Algorithmic Worldmaking

My current project is titled Algorithmic Worldmaking. The project focuses on the role of algorithms in technological systems. I am interested in understanding how algorithms become facilitators and subjects of public contestation and controversy. I contend that algorithmic power comes from shaping the flow of rhetorical exchange. Algorithmic agency comes from directing the flow of attention and materials in networked media. Digging into ancient Greek theory and philosophy, I argue that the term kosmos best encapsulates how socio-material order flows in networked systems. Kosmos, which can be translated as "order," was a negotiation among humans, technologies, and environments. Algorithmic kosmos, I argue, manifests in a few primary patterns: navigation, exploration, maintenance, and monetization.

  1. "Navigating Networked Worlds": This chapter unpacks how algorithms reshape networked spaces by helping users navigate from point to point. I begin with Google search, which I argue is a process of navigation, one that can be disrupted through human intervention. I study the Google bombing of Rick Santorum, a campaign designed to defame the former Senator by offering an explicit alternative definition of Santorum. I also analyze the alt-right's use of Google bombing to spread white nationalism and I trace the manipulation of mapping systems to spread anti-Semitism.
  2. "Exploring the Agora": This chapter lays out processes of exploration, which are designed to help users find new things rather than merely moving from point a to point b. I study recommendation and targeting algorithms, articulating a theory of "personalized publics" and considering the algorithmization of identity. I trace Facebook's deployment of "ethnic affinity advertisement," which allowed the site to push different advertisements for Straight Outta Compton, and which came under fire for allowing advertisers to illegally restrict minority users from viewing housing ads.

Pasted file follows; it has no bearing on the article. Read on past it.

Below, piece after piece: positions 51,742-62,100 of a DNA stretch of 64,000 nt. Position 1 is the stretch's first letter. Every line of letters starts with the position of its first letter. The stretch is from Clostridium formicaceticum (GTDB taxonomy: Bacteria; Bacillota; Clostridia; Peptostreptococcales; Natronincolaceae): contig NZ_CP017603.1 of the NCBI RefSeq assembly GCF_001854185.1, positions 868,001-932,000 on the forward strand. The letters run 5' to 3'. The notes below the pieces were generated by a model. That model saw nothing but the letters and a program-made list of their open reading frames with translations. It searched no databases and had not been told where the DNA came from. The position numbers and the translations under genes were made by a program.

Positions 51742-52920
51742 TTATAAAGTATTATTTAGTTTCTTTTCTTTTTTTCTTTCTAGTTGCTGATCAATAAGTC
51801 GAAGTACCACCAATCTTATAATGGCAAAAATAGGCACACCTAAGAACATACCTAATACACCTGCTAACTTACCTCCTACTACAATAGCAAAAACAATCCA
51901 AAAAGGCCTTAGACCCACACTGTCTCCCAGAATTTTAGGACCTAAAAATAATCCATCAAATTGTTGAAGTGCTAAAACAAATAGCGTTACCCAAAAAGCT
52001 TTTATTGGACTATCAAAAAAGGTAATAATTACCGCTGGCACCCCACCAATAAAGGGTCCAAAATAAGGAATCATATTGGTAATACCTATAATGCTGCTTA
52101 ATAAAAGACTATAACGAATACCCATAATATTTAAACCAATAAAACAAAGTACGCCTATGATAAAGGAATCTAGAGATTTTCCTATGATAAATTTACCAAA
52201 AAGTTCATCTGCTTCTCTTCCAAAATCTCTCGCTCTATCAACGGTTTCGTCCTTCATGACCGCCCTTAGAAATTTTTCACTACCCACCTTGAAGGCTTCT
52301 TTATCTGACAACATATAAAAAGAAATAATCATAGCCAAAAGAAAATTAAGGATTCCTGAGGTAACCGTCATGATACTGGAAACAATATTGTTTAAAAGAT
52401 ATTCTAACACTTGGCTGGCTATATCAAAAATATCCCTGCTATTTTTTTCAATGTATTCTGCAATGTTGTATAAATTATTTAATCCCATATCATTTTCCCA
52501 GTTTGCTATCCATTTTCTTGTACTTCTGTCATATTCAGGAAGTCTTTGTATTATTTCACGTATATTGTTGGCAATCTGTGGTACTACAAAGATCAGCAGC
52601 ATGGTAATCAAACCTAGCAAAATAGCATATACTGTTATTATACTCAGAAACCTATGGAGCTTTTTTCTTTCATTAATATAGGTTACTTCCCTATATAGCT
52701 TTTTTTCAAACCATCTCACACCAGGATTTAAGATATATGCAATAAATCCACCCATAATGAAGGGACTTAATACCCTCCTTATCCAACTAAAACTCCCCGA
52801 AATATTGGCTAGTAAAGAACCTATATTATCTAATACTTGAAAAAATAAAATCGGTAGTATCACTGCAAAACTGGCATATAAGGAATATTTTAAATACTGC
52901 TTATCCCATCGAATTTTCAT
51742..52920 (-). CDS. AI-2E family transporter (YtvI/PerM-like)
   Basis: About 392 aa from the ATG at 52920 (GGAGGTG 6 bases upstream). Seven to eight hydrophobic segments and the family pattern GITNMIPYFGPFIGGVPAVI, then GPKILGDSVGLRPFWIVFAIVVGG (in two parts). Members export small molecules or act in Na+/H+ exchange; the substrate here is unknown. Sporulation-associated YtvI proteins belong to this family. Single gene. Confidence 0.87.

3. "Maintaining Communities": This chapter examines how algorithmic systems maintain the structure of communities, often in ways that reify the power structures of the "offline" world. The chapter primarily considers moderation algorithms and procedures. I first assess Facebook's algorithmic moderation system and its tendency to protect white users while restricting Black voices on the platform. I then analyze the "counter-information" efforts of info panels on YouTube before diving into the destruction of Tumblr as the platform leveraged algorithmic moderation to remove adult content.
  4. "Monetizing the System": This chapter articulates the harms of monetization algorithms, which underpin most of the other types of algorithmic kosmos studied throughout the book. Monetization algorithms are designed explicitly to extract value, including copyright matching algorithms (Content ID on YouTube and Audible Magic elsewhere) and gig work algorithms, specifically DoorDash's, which were the subjects of a campaign (#DeclineNow) of manipulation designed to create better wages for workers.

In each case, algorithms create a world that reflects the human biases of the "offline" world. Algorithms are not inherently objective, unbiased, fair, or just. Rather, we must recognize their tendencies to harm minoritized users, reify privilege, and prioritize profit. I offer in the conclusion a few strategies for creating better algorithms, focusing on a simple notion: to improve our algorithms, we must improve ourselves.